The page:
For some perspective, you could buy a house in 1920 for about $1,200.  Most items in a grocery store were under 50 cents.

Just like today, retirement benefits were paid on the first of the month and employees had to complete a retirement application to receive their benefit. The employees’ retirement contribution at that time was 2.5 percent of basic pay. The Civil Service Retirement and Disability Fund was created to pay out benefits. It still exists today, and provides benefits to both CSRS retirees and those under the newer Federal Employees Retirement System.

In 1935, President Franklin Roosevelt signed the legislation creating the Social Security system. At that time, only primary workers received benefits. A 1939 change in the law added survivor benefits and benefits for retirees’ spouses and children. In 1956 disability benefits were added. A man named Ernest Ackerman got the first payment under the program in January 1937—for 17 cents. This was a one-time, lump-sum payout--which was the only form of benefits paid during the start-up period, from January 1937 through December 1939. A woman named Ida May Fuller was the first recipient of monthly Social Security benefits, in the amount of $22.54 per month. She had only paid into the system for three years, but she lived to age 100, and ended up collecting a total of nearly $23,000 in Social Security.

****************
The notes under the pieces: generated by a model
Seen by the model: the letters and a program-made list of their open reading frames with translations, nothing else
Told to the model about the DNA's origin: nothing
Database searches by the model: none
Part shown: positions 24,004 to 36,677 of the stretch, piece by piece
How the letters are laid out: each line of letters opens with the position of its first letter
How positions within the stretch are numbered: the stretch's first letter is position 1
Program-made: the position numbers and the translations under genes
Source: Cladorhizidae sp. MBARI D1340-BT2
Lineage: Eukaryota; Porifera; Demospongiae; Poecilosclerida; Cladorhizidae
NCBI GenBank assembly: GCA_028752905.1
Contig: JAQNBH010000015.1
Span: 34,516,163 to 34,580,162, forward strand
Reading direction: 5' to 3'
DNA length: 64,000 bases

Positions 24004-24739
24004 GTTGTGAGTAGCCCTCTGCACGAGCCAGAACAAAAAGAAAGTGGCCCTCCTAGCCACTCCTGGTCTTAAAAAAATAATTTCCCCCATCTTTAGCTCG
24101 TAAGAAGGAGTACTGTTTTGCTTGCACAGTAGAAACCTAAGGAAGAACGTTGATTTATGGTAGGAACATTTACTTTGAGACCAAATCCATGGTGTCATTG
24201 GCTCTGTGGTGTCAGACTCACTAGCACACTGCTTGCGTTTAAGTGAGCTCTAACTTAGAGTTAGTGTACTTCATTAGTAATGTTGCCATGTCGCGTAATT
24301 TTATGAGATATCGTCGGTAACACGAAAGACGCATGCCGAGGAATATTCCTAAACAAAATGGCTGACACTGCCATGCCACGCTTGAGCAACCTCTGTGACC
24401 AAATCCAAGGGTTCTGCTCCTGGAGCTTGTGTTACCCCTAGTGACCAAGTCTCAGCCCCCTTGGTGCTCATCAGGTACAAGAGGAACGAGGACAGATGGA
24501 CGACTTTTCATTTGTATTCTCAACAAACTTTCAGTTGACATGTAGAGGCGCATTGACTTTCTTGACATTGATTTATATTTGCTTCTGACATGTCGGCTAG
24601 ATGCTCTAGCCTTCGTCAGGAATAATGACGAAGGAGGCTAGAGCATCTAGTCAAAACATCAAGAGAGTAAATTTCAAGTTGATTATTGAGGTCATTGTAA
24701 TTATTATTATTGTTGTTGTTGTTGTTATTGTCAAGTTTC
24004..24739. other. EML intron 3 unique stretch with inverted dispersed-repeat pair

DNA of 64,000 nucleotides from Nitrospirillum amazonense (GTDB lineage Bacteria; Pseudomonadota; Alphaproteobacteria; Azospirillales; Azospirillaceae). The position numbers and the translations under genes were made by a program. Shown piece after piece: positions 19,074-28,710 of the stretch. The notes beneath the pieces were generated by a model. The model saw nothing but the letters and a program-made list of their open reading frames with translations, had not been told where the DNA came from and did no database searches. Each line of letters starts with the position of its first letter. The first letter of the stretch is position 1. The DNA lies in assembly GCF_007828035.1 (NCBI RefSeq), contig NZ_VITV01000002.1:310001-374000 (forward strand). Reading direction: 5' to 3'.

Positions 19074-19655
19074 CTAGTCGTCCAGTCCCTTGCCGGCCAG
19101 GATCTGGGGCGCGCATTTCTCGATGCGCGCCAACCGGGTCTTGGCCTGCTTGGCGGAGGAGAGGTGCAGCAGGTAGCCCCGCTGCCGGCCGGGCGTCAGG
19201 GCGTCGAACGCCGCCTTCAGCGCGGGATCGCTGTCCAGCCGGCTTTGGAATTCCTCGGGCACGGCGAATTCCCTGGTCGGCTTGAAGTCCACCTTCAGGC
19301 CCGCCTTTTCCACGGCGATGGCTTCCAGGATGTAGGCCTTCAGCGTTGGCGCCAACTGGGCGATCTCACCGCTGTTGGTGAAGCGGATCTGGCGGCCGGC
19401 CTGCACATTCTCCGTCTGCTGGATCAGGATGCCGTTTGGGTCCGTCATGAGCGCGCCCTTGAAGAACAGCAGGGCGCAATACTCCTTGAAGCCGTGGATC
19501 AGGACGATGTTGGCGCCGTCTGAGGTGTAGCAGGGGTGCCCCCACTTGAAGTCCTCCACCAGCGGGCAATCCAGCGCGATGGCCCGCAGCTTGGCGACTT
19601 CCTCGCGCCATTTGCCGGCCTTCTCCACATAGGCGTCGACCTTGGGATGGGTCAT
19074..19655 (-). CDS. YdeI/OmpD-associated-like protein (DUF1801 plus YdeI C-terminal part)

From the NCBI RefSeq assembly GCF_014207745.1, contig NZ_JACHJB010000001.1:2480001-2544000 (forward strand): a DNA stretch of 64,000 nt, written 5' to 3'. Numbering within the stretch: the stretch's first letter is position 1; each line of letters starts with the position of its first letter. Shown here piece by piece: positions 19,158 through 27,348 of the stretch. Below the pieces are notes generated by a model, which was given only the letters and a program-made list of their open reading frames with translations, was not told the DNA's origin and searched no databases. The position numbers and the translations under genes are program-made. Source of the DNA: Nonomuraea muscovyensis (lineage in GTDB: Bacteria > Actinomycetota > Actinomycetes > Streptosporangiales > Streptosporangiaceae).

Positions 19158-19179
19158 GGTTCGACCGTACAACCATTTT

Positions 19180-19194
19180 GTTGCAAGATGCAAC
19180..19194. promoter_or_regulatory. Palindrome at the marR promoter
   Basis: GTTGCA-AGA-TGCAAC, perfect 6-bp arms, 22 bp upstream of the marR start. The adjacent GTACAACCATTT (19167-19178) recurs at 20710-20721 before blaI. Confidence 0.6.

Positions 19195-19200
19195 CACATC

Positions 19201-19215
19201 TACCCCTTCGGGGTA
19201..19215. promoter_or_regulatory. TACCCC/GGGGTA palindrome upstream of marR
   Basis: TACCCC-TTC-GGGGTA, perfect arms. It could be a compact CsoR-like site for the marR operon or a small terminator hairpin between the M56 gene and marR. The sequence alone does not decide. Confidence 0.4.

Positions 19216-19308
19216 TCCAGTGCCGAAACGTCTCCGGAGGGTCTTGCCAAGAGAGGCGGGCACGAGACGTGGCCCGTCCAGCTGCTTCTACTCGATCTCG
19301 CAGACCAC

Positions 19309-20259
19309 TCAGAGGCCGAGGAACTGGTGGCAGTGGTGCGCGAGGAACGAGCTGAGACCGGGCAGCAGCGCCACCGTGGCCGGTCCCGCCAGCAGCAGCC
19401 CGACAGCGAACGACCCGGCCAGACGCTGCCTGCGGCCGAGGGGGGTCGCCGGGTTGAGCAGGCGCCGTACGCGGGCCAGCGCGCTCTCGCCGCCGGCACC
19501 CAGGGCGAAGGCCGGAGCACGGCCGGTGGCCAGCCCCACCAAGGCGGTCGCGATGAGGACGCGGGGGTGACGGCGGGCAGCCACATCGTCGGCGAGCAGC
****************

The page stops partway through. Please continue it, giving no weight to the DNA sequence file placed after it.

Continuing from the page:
If you want to learn more about the history of retirement, Social Security provides a great online resource. There you will find not only a written history, but oral history accounts and photos and videos that vividly capture how the modern retirement system has evolved.

X